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one less egg to fry, one more lawn to mow
by robin harris

“D-I-V-O-R-C-E,” sang Tammy Wynette in her twangy, sorrowful way that could make even Mr. Spock shed a few human tears. (Well, half the tears would be human. The other half, Vulcan.)

After 21 years of marriage skidded to a halt, I found myself the sole upkeeper of house, home, cat, and yard. And what a H-A-S-S-L-E. At least in the beginning.

It was news to me that, despite all the passionate feminist bones in my body, I apparently was not an egalitarian on the home-front. Somehow, for two decades, my ex-husband had performed all the “manly” chores, and I, being the delicate, Southern flower that I am, nary a one.

The tragic truth was: I WAS 50 YEARS OLD AND I HAD NEVER MOWED THE GRASS! There, I said it. Whew! That felt good. Like confessing to murder.
One day I was looking out the living room window at my front yard, lush with all varieties of waist-high weeds and grasses. I really need to mow the lawn, I thought.

Wait! Me? Mow the lawn? I’d rather be krazy-glued to a front-row seat and forced to watch back-to-back shows of “Disney on Ice.”
And I, a professional counselor, who was always encouraging my female clients to be proactive and empowered.

I decided: I was mowing the damn yard. So I bought a small, non-motorized reel mower to do the job. Now, that IS a baby step.

Perhaps, eventually, I’ll graduate up to one of those loud, deafening, scary, rock-hurling weapons of grass destruction that would just as soon chop my feet off as turn my lawn into velvety carpet.

So, how does one go about mowing the lawn? I had heard that preparation was everything. I put on a nice T-shirt, comfortable shorts, thick cotton socks with my cross-trainers. Donned my leather garden gloves and wide-brimmed visor. Stuffed my watch and some kleenex in my shorts’ pocket. All right...I was ready.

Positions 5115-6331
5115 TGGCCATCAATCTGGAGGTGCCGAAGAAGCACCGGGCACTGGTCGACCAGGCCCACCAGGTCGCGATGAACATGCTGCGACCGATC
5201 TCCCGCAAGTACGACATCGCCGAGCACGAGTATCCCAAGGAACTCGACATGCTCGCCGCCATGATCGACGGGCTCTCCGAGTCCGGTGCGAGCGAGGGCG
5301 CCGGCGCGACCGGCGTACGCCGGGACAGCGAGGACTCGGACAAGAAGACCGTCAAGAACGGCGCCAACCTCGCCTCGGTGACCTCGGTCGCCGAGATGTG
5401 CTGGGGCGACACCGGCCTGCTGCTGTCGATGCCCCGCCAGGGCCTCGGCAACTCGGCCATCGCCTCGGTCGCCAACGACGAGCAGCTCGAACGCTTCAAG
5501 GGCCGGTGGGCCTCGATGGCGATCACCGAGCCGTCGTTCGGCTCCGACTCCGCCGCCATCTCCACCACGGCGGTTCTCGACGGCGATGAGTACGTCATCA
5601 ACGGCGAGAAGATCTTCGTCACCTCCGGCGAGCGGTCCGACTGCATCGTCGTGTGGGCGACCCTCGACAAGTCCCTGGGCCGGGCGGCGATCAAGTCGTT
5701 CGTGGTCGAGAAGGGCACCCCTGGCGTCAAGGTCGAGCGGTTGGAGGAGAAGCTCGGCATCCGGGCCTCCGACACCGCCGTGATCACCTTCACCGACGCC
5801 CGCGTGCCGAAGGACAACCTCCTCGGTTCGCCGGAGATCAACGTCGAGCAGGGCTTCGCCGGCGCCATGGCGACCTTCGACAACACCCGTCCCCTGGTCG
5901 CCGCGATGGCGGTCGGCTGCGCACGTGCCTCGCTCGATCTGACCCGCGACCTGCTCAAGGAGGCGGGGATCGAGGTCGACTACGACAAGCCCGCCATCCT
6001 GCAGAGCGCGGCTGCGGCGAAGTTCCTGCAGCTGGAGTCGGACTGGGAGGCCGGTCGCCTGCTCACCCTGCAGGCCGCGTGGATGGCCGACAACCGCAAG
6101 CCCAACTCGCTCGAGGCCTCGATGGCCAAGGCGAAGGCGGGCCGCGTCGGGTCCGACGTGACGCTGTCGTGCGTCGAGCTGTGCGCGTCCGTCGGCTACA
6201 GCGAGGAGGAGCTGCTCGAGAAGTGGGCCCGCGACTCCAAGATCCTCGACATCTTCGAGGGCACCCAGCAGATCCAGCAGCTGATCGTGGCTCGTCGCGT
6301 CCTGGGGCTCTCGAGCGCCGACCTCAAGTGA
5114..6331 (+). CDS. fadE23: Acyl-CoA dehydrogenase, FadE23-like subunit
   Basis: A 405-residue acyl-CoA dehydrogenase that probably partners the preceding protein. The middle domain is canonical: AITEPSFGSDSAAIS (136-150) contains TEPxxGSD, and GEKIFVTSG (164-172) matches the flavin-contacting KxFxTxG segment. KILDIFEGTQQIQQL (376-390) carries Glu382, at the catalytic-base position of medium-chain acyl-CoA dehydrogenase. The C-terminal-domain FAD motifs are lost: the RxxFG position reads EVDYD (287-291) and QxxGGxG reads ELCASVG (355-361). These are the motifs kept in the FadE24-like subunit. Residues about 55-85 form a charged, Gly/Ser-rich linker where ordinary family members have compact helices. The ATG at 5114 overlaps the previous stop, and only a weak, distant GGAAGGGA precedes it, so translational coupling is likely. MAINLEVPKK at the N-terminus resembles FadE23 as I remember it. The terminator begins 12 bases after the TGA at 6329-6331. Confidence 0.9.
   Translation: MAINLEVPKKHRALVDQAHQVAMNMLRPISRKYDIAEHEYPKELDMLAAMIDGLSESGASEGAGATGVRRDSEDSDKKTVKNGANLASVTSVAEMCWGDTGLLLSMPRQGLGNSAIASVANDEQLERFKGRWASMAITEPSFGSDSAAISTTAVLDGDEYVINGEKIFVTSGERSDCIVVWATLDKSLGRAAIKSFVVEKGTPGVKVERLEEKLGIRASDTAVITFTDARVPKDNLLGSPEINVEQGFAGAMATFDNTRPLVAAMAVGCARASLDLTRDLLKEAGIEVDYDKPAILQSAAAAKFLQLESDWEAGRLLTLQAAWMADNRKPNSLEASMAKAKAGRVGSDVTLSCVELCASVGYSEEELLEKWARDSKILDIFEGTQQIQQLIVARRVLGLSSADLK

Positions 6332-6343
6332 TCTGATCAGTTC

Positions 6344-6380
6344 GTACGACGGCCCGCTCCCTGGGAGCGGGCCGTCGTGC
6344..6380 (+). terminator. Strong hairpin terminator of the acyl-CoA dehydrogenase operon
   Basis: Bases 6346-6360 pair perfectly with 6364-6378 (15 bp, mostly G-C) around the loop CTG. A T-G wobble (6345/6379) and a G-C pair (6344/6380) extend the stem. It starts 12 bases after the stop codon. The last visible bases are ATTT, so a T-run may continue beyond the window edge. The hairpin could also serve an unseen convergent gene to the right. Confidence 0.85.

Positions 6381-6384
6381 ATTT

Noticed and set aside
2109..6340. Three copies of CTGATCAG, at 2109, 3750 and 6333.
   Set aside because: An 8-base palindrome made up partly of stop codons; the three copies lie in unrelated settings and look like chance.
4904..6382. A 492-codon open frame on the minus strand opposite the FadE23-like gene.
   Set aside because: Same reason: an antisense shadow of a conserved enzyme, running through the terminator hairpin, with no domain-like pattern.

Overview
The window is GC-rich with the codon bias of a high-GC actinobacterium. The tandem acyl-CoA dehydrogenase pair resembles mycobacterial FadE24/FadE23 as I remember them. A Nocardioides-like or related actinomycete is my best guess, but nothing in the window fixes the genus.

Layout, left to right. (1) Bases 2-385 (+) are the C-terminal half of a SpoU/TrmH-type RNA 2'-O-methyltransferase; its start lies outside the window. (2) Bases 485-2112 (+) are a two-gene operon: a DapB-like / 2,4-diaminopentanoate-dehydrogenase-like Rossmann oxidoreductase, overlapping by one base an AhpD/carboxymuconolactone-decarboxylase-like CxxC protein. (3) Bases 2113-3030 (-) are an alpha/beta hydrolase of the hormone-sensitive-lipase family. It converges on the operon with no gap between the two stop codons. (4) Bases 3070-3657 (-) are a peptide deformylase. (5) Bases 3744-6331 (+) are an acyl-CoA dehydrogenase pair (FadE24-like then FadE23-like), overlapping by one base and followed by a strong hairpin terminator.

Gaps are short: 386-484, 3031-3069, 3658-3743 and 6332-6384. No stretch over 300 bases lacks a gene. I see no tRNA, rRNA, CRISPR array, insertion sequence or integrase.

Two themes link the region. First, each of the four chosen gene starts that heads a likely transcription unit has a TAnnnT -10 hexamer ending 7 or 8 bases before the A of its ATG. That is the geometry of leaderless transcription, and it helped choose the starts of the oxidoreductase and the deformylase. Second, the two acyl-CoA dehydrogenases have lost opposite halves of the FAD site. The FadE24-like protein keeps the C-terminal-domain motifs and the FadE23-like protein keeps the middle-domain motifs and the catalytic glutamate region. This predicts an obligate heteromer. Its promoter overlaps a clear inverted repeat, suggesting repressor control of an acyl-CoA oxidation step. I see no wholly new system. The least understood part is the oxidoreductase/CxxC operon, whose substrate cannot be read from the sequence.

Standing on the front porch, I perused the yard. Confusion overwhelmed me. How exactly do I mow?

Do I mow in horizontal rows across the yard? Do I mow vertically up and down? Do I mow in a circle, around the perimeter first then work my way to the center? If so, do I mow clockwise or counterclockwise? Help! What should my mowing strategy be?

I ended up using, shall we say, an eclectic approach. Mowing up, down, right, left, over and back, back and down, across and up, around and right, down and around, over there and some here. It took me an hour to do a 15x15-foot patch of grass. But I did it! I am Woman!

Here’s my next confession: I WAS 50 YEARS OLD AND HAD NEVER CHANGED THE FURNACE FILTER! Arrest me now.

At my request, my ex-husband came over to show me how this feat was accomplished. We went down to the basement, and I swear! he proceeded to essentially dismantle the furnace.

As I peered over his shoulder, all I could see was: brown metal, grey metal, black metal, this door and that panel, round knobs and rectangular levers, sharp edges, mesh wires, sliding gadgets and hanging parts. And more metal.
My eyes glazed over. I may as well have been staring into the main engine compartment of the starship Enterprise.

“See how easy that is?” my ex-husband said as he finished his demonstration.

“Uh, could you do it again?”

I haven’t had to change the filter yet this fall, but that adventure surely awaits me. And I know I can do it.

Being a single woman managing my property by myself has been quite an adjustment. But it’s the right thing.

The D-I-V-O-R-C-E was the right thing to do, too, for both me and my ex-husband. Of course, grieving is natural whenever there’s an ending, and it takes its own time. All part of the process of life unfolding and moving forward.

And besides, I really never did like my eggs fried. I like ‘em S-C-R-A M-B-L-E-D. Softly.

 

Robin Harris, MA, is a Licensed Professional Counselor and Certified Eating Disorders Specialist who lives in Arden. About the yard man who occasionally mows her grass for her, Robin has been known to whisper, “If loving him is wrong, I don’t want to be right.”
[ 828-775-5506; robinharris5506@yahoo.com ]

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